Yes there is a lot of grass root movements and a lot of action happening, but that’s not enough because we really need everyone to get  involved.

We need people at an individual level, changing the way they live their lives, how they shop, how they buy, and how they eat.

We need to change companies in the way they procure, the way they use operating processes, and the way they manage their people.

We need to change it at the corporate level and at the governmental level –  how the government is mandating this and how are they tracking it, and who’s being held accountable.

In Europe, they’re following through on their word. But in Australia, I think we’re holding back because we’re just afraid of changes.

How could we get everyone involved?

I think people need to really take the time to educate themselves, and that’s a part of what we do at Subcinctus.

We educate people and share a lot of valuable content, and basically just mentor people in this space.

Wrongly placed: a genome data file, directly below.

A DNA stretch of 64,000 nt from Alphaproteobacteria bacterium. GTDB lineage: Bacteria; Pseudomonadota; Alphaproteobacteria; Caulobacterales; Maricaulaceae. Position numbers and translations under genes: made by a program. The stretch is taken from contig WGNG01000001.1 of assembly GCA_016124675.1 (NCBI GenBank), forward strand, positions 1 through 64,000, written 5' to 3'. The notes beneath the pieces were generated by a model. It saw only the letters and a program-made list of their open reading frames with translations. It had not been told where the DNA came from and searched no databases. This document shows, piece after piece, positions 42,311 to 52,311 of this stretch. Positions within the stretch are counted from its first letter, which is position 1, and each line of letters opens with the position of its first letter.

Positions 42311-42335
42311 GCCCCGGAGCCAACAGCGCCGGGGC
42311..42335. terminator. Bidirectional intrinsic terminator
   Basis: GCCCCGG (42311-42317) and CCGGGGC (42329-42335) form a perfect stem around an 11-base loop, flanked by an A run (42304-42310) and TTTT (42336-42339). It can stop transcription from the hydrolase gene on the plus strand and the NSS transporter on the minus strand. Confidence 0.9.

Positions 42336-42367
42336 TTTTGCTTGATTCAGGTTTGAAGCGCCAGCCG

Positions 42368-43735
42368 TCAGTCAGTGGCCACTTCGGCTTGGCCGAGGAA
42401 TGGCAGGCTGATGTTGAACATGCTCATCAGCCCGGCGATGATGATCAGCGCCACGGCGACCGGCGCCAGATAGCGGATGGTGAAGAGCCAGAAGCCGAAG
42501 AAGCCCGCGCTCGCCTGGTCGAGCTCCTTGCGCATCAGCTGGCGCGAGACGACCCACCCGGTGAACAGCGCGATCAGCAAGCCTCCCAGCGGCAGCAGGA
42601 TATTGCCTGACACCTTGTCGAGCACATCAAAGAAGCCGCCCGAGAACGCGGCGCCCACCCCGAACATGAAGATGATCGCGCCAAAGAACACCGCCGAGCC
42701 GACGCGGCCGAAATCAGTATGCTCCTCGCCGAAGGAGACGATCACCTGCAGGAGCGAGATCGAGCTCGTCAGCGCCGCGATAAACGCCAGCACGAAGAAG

Because people don’t always know the full truth, and they tell themselves these stories which they think are the truth or they hear from someone else.

So, taking the time to understand why this is a problem, or why we need to address this situation, is super important.

Other ESG news on the ASX this week

As reported by Stockhead’s green expert, Jessica Cummins:

Woodside (ASX:WPL)

Woodside is collaborating with the Eastern Regional Council (EMRC) on a carbon-to-products pilot project aiming to recycle greenhouse gases into useful products.

The two parties have agreed on the terms of a proposed option to lease land, which will be used for a pilot Carbon Capture and Utilisation (CCU) facility, and for the supply of landfill gas by ERMC to Woodside.

This CCU facility would convert greenhouse gases, such as methane and carbon dioxide, into value-added ethanol, using technologies developed by US-based companies ReCarbon and LanzaTech.

Mpower Group (ASX:MPR)

MPR, a leading renewable energy, battery storage and micro-grid specialist, said it made substantial progress during the quarter establishing its Build Own Operate portfolio of 20 5MW renewable energy projects with an estimated value of +$150mn.

The company focused on advancing green energy financing options for its BOO portfolio and expects more news to flow during the June quarter.